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  • Ding Duck says:

    I have looked at the video, and feel that some lessons can be learnt from Australia. U.S.A. has an 80,000 lb Gross Combination Mass limit on Federal road network – this is even lower than what we were allowed in the eastern states from 1970′s to 1999! Queensland, New South Wales and Victoria used to allow a 38 tonne (85,120 lb) G.C.M. limit on a 6 axle configuration. Your current gross mass is pretty well equal to what we could run on 5 axles in this era. Please bear in mind that in the above mentioned states, we do have many timber and log bridges. Currently in the Australian Commonwealth, we are permitted to run on roads generally at 42.5 tonne (95,200 lb.) on 6 axle configurations with a bridge formula of 3L + 12.5 – to give a short example, 10 metres (32.78 feet) between the foremost and rearmost axles multiplied by 3 = 30, add 12.5 = 42.5 tonne Gross Combination.

    With the two combinations that were trialled, the three trailer configuration is not a good combination to be using – period, due to the short drawbar lengths between the trailers. The shorter the length, the more whip that you will get through the trailers. The other critical component is the type of suspension on the converter dollies. A torque rod suspension will allow vertical movement of the axle, which will not allow the axle to steer itself.

    With the two trailer configuration, use 40 foot trailers instead of the 48 foot trailers, and find a driver that knows how to operate one of these combinations. Most of the running over the kerbing is due to not allowing for the back trailer. The double road trains that we operate in Australia are 119 feet long, and go on the road at 176,960 lb., and operate over two lane road on national highways, not the 4 lane divided roads that you have! With the hill climbing, the best way to ensure that is to have the vehicle gear bound so that top speed is 55 m.p.h. / 88 km/h. I know for a fact that this works, as the equipment that I operate is bound to this limit!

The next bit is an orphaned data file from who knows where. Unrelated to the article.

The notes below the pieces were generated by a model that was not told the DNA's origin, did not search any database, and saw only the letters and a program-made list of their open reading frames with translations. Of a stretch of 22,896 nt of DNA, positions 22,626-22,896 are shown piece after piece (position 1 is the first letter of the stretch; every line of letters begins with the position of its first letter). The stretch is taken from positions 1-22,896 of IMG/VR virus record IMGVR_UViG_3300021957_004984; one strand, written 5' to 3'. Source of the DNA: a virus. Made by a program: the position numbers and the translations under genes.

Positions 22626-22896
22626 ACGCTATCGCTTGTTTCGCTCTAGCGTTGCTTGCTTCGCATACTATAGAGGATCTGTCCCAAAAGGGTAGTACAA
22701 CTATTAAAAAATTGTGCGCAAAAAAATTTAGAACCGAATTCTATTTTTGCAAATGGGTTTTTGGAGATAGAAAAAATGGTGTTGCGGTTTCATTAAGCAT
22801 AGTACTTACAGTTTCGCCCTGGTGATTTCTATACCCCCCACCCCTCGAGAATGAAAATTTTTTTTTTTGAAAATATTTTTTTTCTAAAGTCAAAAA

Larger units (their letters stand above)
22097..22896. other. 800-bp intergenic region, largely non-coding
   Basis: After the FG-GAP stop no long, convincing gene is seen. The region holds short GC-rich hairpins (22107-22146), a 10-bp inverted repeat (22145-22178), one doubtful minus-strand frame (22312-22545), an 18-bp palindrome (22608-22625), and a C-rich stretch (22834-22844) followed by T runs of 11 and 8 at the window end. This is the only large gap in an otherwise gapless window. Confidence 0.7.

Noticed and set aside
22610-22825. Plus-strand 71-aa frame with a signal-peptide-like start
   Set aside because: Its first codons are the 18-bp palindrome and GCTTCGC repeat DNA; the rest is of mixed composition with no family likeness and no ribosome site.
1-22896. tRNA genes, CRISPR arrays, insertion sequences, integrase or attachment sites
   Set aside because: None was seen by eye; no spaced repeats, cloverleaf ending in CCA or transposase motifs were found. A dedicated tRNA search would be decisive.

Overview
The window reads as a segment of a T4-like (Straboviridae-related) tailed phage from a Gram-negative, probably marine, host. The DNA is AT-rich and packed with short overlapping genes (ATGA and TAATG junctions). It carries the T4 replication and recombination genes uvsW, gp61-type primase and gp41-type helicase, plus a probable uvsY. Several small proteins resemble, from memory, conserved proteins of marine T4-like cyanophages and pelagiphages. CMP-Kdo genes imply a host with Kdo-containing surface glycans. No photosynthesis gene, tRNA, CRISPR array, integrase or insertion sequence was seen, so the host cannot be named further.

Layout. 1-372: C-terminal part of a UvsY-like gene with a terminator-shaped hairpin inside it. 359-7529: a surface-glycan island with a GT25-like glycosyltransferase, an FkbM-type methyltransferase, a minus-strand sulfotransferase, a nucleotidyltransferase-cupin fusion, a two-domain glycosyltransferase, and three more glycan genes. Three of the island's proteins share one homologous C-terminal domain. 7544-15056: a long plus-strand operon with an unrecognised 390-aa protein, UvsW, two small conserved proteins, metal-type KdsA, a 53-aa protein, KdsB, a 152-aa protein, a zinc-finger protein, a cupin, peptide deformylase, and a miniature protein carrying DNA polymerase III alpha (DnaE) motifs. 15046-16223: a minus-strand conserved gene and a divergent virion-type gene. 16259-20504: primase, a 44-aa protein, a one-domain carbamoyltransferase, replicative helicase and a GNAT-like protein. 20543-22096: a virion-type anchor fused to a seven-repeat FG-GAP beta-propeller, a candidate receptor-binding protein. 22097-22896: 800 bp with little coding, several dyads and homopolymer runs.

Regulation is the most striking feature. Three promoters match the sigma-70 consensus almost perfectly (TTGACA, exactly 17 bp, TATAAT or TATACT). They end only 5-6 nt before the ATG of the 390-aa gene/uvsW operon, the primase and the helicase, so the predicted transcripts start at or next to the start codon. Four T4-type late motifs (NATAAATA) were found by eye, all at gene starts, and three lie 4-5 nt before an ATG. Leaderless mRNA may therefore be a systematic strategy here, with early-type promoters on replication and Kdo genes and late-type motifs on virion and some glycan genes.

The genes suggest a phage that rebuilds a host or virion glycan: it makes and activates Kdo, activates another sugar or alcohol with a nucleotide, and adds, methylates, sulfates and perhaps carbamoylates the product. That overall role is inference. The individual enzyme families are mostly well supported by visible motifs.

Over the 40 years that I can recall that road death data has been kept, the road toll here has been decreasing! More vehicles on the road, but the death rate is decreasing! It has also been determined that in 4 out of 5 accidents involving a truck, the truck is not at fault! From what I can recall, this is from both police and insurance company data.

    I understand your reasoning for not wanting vehicles to get larger and heavier. However, one of the problems is that we now live in a global village. As a result, cost reduction is a premium which can result in a business getting more work or having to lay off staff. I want to see the U.S.A. grow and prosper, but, by not allowing innovation in transport, this can be a stifling constraint which can cost jobs and reduce competiveness. A compromise may be a better option for all concerned. As part of the compromise, education of drivers, both in car and truck driving is always a good start. Heavy vehicles will always be part of the landscape, as rail can only do so much in moving freight across the continent. But, for all modes of transport to be safety concious is what is encouraged. Part of this safety push can be better rear vehicle illumination, this can be done by lighting and reflective signs which are standard on trucks in Australia. (Refer ‘Rear Marker Plates’.) Another angle to attack from can be a ‘sharing the road with trucks’ campaign.

    One thing that I will suggest. Push for the retention of the heavy vehicle officers. These officers are truck specialists, and they are a dual edged sword. Without these officers, the roads will detriorate at a greater rate than when they are about. They also have the benefit for the industry of keeping a level playing field, in not allowing one operator to gain a commercial benefit / advantage over others. They are also there to preserve the assets of and for the community, being roads and road reserve related items, being power, water, communications, sewers, stormwater and other items. They are also there to ensure safe operation and this may be something that can be looked at from your perspective.

    I hope that this has given you food for thought. I base my observations from 29 years on the road being an owner operator and an employee driver.


  • BigRig22 says:

    if you post more posts like this one, i will be definitely following them